Putting It All Together

USC sees a chance to play a complete game when it opens Pac-10 play against struggling Washington State.

The last time USC went to the Palouse, it was the Alamo on Field Turf, a football massacre.

The Trojans blasted the hapless Cougars, 69-0, in 2008, rolling up 625 yards of offense. Quarterback Mark Sanchez tied a school record with five touchdown passes, all coming in the first half. USC attempted one pass in the final two quarters and still put another 28 points on the scoreboard.

These Trojans would like to do the exact same thing when they open Pacific 10 Conference play at Martin Stadium on Saturday (noon, Fox Sports Prime Ticket). In spite of a 3-0 start, this team has yet to deliver on offense, defense and special teams in the same game.

At Hawaii, it was quarterback Matt Barkley, the running game and a Ronald Johnson punt return bailing out the defense. They returned the favor against Virginia as the offense stumbled. With Barkley throwing his first two interceptions at Minnesota, it was Robert Woods' kick return touchdown that sparked USC to pull away.

"We've still got a lot of room to grow," fullback Stanley Havili said. "It's really frustrating. For the group of guys that we have, the athletes and coaching staff we have, we expect big things.

"If all three phases aren't working, we're disappointed."

Against Washington State (1-2), which needed a furious rally to down FCS member Montana State, they see a chance to play a complete game.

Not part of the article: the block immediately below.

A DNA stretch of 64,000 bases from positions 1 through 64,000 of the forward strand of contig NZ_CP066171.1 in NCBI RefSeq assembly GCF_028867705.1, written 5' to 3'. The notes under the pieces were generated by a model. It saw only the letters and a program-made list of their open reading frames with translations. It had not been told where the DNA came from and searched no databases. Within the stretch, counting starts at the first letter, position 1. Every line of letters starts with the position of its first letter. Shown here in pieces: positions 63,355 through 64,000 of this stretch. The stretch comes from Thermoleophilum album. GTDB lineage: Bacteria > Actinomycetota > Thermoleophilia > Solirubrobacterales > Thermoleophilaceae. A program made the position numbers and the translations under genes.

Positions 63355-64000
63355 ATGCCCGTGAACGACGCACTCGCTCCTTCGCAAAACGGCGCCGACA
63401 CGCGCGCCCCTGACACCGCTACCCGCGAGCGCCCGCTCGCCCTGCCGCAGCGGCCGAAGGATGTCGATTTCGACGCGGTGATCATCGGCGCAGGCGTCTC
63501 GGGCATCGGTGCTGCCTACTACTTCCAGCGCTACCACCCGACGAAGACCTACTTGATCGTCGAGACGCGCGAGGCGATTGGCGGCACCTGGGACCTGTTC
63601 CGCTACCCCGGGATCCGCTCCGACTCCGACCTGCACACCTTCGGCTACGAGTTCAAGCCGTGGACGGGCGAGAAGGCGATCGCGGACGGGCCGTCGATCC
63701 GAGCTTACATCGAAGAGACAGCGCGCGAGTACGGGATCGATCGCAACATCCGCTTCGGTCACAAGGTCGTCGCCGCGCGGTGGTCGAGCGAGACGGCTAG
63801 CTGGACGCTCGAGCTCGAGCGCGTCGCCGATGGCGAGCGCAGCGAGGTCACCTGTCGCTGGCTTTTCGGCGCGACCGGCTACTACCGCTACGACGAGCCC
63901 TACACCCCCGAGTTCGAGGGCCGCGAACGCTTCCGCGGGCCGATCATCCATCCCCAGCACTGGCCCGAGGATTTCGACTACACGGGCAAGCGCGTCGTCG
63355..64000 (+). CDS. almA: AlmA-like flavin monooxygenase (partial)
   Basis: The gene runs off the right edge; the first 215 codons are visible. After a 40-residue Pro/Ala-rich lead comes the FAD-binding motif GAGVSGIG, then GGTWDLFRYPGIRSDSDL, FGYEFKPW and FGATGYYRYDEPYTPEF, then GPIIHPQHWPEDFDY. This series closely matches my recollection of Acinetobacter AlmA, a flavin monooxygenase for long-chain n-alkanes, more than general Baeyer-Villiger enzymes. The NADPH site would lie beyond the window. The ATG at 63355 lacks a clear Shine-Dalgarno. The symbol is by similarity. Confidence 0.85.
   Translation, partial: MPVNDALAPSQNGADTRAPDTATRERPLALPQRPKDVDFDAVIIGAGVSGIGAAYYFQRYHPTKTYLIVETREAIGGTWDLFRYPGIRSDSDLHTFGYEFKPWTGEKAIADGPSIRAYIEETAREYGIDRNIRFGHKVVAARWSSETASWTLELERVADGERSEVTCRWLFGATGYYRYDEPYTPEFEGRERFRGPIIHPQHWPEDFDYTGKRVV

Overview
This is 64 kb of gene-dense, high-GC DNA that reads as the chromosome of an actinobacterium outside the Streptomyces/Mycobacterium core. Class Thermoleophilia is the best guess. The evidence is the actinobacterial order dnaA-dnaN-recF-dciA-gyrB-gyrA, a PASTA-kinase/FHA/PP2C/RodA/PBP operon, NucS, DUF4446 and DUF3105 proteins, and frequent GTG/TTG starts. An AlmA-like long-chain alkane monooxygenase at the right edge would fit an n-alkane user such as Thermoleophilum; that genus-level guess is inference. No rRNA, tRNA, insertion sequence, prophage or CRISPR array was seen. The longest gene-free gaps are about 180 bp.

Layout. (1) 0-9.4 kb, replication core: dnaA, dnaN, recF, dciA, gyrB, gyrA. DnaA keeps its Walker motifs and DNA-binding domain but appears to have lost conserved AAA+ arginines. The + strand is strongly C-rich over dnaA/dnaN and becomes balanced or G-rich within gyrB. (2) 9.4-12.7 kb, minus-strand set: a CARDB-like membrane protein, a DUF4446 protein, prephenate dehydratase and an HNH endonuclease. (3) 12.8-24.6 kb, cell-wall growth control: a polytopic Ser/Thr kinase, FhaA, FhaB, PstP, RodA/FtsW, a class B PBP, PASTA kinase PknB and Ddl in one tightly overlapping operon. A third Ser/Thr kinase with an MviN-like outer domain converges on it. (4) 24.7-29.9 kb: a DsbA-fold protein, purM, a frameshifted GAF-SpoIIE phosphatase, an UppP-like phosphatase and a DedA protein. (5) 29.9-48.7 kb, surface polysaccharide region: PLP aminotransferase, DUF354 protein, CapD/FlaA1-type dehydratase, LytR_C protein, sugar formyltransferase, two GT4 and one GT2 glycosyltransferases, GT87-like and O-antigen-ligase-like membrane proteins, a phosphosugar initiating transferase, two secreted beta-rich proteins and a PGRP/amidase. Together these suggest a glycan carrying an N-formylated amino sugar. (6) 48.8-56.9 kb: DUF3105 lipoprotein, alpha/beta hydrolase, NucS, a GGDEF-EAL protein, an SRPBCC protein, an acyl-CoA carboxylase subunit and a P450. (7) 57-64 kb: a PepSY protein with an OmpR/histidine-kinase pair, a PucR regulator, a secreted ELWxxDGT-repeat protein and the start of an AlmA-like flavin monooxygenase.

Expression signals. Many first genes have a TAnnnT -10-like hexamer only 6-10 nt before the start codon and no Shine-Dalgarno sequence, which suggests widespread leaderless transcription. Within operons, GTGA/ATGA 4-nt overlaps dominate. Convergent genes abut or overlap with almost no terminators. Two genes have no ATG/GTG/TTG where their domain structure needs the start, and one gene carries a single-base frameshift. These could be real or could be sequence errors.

"We hope to rotate in a number of guys this week, get through this game with hopefully a win, get to 4-0, come back for our Pac-10 home opener and really have a good grasp of evaluating four games combined with everybody and sitting down Sunday and really figuring out exactly where we're at as a team and where our position groups are and try to be really set," coach Lane Kiffin said.

Uncertainty reigns most notably at running back, where Marc Tyler is still listed as the starter despite being limited in practice all week and Allen Bradford rushing for 133 yards and two touchdowns against the Golden Gophers.

"I would anticipate at some point both those guys playing, so we'll figure it out," Kiffin said. "I'd prefer to have one or two guys and not do it by committee. Last week ended up that way because of Marc's fumble."

Adding to the confusion is the presence of freshman Dillon Baxter, who is expected to see his role expand entering conference play.

Whatever the distribution, all three should be able to feast on a defense allowing 184.7 rushing yards per game.

The lone bright spot for the Cougars has been the development of sophomore quarterback Jeff Tuel. Tuel, who made his first ever appearance for Washington State last year at the Coliseum in a 27-6 USC victory, has thrown for 700 yards, five touchdowns and just one interception this season.

Freshman Marquess Wilson has emerged as Tuel's top receiver, with 13 receptions for 281 yards and two touchdowns. His four catches of 40-plus yards are more than any Cougar managed in all of 2009.

Aside from that, the Trojans' biggest challenge might be avoiding complacence. Given the setting – "It's in the middle of nowhere and there's nothing but a football stadium," Barkley said of Pullman – Kiffin expressed concern about manufacturing energy in such a remote setting.

"One of the hardest things to do is get your team motivated when it's not the big national game of the week," he said. "These guys have been so programmed to be in so many of those games, these are the games you worry most about. You're going to go up there and there won't be the energy around like they are used to seeing. It's to take care of ourselves, not worry about what's going on around us and play extremely well regardless of where we're at or what's going on."

Johnson echoed that sentiment.

"It's up to us to go out there and make big plays."


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